Over the past week, Bahrain has executed three people, and another individual has died after participating in protests responding to these executions.
Last Friday, the European Centre for Democracy and Human Rights (ECDHR) received word that Ali AlArab and Ahmed AlMalali were likely to be executed as their families had been contacted for a “special visit” the last of which occurred in 2017 prior to the executions of Abbas al-Samea, Ali al-Singace, Sami Mushaima.
AlArab and AlMalali were convicted in a mass trial on 31 January 2018. Since being arrested in February 2017, there have been multiple accounts of horrific torture.They were subjected to electrocution and beatings, and AlArab had his toenails ripped out. When AlMalali was arrested, he was hit by two bullets in his hand, which caused fractures and were not removed for 23 days, and his leg was also broken.The trial itself was based off of coerced confessions retrieved through torture; AlArab was compelled to sign a confession while blindfolded. Furthermore, in the case of AlMalali he was sentenced in absentia.
On July 26 2019, the United Nations Special Rapporteur on Extrajudicial Killings, Agnes Callamard appealed to Bahrain’s government to stop the executions. Amnesty International and Human Rights Watch also called for the government to immediately halt the executions, and several other human rights organisations including the Bahrain Institute for Rights and Democracy (BIRD), Americans for Democracy and Human Rights (ADHRB), and Members of European Parliament (MEPs) also expressed their concerns and called for the executions to be commuted.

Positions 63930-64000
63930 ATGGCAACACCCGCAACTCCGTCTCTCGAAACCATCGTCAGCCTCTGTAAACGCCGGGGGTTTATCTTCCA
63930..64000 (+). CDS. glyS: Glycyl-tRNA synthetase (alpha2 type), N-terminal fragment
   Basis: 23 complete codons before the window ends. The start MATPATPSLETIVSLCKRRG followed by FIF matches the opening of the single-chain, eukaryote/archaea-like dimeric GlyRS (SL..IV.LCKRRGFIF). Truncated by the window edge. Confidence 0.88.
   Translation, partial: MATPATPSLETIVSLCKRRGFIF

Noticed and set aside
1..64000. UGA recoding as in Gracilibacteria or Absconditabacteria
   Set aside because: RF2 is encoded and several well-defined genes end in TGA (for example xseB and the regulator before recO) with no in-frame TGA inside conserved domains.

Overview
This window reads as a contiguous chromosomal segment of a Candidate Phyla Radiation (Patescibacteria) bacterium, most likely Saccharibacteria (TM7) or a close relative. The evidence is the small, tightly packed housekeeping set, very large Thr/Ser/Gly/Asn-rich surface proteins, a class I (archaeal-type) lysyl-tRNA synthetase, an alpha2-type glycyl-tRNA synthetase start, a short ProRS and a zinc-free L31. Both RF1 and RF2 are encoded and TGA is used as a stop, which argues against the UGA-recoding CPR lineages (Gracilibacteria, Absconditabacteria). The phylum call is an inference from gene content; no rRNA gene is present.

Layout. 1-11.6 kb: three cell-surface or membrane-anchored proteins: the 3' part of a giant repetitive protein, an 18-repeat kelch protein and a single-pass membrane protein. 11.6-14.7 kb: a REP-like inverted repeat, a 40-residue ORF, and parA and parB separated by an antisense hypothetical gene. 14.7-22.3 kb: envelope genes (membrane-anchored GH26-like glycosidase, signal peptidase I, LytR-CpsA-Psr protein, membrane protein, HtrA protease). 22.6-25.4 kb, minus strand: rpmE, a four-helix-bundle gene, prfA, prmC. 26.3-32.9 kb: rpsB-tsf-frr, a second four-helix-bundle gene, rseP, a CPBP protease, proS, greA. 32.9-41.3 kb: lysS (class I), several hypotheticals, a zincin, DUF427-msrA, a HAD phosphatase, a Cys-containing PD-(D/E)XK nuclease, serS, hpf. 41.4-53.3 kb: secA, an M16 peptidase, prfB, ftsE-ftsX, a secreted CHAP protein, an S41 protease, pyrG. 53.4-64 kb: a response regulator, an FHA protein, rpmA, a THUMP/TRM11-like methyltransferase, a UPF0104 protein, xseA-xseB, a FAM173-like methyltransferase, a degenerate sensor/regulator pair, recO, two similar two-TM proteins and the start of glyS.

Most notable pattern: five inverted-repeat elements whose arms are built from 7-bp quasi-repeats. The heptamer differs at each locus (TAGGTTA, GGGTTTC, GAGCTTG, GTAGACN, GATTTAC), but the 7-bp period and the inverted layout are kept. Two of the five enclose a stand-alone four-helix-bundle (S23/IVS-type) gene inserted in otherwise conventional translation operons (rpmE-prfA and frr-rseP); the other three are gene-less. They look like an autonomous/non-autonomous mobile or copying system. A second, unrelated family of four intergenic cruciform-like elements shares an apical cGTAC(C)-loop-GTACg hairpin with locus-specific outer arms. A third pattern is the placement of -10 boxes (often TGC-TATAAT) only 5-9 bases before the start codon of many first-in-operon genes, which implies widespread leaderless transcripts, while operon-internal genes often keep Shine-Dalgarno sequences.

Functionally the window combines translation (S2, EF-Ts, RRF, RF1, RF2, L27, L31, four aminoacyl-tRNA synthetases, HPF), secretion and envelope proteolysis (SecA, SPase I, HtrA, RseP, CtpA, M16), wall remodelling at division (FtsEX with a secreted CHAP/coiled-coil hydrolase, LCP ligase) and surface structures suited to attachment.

Despite international outcry, AlArab and AlMalali were executed by a firing squad on Saturday 27 of July, along with a third individual about whom little is known. These were the first executions after a two-year moratorium; they serve as further evidence for the kingdom’s disregard for human rights.
In response to these executions, protests occurred in the capital city Manama, leading to another death which necessitates a legitimate inquiry. On Saturday, Mohammed al-Miqdad, who was 21 years old, passed away reportedly from gas inhalation due to tear gas which police had used on the protestors. However, the authorities are claiming he died from natural cases and remain unaccountable for violence carried out against protestors.
ECDHR condemns the executions of Ali AlArab and Ahmed AlMalali, and the extrajudicial killing of Mohammed al-Miqdad. While many human rights organisations and MEPs expressed their concerns and condemned the murders, more must be done. Bahrain continues to disregard human rights and will do so until stronger actions are taken.